Background: Projection of the nasal tip is a complex problem that often mandates attention during rhinoplasty. Occasionally, the goal is to decrease tip projection. Most published solutions to this problem involve division or manipulation of the lower lateral cartilages, although objective data on the efficacy of these techniques are limited. This study reviews a series of rhinoplasties and determines which maneuvers had the greatest effect on tip projection.
Methods: One hundred twenty-five consecutive rhinoplasties performed by a single surgeon in a university setting were reviewed. Charts were analyzed for surgical indications and technical steps performed in the operating room. Preoperative and postoperative photographs underwent multivariate analysis to determine changes in nasal projection and which factors contribute to affecting tip projection.
Results: Overall revision rate was 3.8 percent. Cartilage-splitting techniques were used in only 2.4 percent of cases. Multivariate dummy variable analysis revealed that only dorsal component reduction and caudal trim were associated with significant decreases in tip projection. Alar base resection did not change absolute tip position but did have a marked effect on the position of the alar-cheek junction and thus the overall balance of the nose with regard to length-to-projection ratios and projection proportions.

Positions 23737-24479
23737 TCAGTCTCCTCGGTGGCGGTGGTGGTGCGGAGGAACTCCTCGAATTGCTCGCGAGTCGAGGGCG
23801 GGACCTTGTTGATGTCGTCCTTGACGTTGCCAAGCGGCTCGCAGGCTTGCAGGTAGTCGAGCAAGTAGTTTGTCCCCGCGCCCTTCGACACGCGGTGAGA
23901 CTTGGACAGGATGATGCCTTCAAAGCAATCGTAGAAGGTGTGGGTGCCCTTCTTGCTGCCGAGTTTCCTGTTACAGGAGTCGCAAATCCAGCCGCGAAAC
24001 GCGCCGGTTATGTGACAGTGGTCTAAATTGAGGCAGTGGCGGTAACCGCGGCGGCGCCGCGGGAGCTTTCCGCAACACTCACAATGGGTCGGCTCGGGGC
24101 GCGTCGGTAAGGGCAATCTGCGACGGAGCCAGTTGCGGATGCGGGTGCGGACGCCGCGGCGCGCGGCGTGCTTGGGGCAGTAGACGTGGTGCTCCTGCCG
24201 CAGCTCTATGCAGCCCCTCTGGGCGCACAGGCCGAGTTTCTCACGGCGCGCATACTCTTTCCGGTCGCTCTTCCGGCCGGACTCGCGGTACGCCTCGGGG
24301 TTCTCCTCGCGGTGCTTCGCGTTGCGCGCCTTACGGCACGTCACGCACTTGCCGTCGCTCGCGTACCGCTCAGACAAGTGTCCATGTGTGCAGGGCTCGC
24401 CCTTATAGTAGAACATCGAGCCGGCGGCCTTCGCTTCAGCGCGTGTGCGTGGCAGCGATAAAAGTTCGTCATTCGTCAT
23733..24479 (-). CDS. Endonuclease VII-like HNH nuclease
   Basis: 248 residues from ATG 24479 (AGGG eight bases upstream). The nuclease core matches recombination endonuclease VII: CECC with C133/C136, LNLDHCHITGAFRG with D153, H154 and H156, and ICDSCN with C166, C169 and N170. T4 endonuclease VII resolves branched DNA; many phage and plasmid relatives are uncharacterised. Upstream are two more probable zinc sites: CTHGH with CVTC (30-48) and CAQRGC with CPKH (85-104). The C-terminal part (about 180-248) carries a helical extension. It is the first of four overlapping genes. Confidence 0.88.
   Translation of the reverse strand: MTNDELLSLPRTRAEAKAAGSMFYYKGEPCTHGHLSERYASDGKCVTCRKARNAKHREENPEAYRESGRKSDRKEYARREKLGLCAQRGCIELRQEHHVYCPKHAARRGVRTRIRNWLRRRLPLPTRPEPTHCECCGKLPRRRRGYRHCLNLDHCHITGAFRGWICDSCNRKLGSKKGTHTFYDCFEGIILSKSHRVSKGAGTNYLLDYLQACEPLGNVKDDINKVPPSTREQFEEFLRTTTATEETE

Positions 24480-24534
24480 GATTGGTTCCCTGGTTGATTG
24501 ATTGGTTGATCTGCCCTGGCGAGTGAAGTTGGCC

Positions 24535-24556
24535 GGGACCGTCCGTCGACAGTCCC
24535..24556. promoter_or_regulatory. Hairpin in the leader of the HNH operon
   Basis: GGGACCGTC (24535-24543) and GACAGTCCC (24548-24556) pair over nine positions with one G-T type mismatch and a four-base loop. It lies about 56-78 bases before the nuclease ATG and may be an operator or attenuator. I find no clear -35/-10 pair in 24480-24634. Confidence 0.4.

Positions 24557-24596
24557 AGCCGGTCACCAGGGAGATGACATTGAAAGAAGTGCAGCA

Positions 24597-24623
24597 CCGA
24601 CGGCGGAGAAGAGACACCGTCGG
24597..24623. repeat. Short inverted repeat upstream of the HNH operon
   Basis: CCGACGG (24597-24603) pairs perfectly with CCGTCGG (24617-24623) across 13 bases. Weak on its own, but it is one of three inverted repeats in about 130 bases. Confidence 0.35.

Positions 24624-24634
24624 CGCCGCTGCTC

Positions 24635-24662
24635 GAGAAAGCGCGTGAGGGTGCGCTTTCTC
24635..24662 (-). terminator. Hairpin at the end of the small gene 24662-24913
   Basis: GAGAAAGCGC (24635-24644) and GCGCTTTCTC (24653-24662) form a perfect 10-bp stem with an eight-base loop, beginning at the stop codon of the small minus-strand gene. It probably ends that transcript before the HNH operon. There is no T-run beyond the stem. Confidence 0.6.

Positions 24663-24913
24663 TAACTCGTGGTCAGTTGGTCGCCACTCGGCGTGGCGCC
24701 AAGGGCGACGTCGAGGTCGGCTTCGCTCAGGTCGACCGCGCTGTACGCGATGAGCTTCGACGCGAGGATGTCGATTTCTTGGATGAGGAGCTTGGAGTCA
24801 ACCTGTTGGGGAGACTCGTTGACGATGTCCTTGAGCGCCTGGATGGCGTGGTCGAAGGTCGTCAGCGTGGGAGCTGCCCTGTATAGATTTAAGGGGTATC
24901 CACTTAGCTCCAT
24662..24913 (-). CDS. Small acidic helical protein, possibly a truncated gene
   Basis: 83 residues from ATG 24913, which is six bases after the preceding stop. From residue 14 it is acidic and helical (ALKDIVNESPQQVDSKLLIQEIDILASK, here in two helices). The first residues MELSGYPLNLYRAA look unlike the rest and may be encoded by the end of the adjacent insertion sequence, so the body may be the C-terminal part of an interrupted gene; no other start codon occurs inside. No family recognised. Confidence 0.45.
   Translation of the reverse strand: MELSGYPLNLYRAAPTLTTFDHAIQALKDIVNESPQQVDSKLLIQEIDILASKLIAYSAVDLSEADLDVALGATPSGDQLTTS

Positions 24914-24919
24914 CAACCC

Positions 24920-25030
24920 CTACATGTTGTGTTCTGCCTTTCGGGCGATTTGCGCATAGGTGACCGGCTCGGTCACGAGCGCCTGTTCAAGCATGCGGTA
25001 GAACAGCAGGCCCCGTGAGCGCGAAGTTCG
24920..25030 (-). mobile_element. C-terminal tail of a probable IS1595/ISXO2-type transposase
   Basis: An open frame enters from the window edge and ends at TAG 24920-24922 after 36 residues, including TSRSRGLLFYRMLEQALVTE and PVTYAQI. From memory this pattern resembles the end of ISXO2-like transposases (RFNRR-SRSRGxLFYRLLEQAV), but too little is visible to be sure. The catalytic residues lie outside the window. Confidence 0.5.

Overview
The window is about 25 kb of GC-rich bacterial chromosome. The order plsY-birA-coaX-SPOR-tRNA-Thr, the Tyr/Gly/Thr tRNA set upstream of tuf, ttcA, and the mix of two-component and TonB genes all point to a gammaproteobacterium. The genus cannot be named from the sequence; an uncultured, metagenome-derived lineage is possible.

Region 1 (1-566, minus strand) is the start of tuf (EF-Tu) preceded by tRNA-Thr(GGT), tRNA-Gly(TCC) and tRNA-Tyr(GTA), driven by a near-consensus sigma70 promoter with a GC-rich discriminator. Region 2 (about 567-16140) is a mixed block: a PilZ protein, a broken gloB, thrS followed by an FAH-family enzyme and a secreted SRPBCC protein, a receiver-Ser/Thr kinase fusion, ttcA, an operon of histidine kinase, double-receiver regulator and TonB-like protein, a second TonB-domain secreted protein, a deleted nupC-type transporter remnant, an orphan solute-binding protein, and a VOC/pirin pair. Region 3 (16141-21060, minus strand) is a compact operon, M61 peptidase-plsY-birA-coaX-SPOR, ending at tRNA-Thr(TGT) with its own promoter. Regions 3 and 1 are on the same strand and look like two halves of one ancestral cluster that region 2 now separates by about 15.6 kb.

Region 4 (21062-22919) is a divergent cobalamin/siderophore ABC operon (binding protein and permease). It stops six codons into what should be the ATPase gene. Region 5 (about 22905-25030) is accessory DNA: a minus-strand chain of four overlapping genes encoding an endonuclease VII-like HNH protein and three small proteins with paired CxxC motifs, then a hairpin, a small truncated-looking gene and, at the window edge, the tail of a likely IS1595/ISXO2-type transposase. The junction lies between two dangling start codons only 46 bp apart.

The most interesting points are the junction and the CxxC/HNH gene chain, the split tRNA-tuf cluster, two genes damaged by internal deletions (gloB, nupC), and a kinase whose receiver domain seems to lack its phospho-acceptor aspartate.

Conclusions: Cartilage-dividing techniques are rarely necessary to reduce projection. Release of the soft-tissue attachments of the lower lateral cartilages and modification of the anterior septum are frequently sufficient to achieve a satisfactory aesthetic endpoint. Alar base resection has a complex interaction with nasal aesthetics with regard to tip projection.
CLINICAL QUESTION/LEVEL OF EVIDENCE: Therapeutic, IV.
From the Department of Plastic Surgery, University of Texas Southwestern Medical Center.
Received for publication September 27, 2011; accepted December 19, 2011.
Disclosure: The authors have no financial interest to declare in relation to the content of this article.
Rod J. Rohrich, M.D.; Department of Plastic Surgery, University of Texas Southwestern Medical Center, 1801 Inwood Road, Dallas, Texas 75390, firstname.lastname@example.org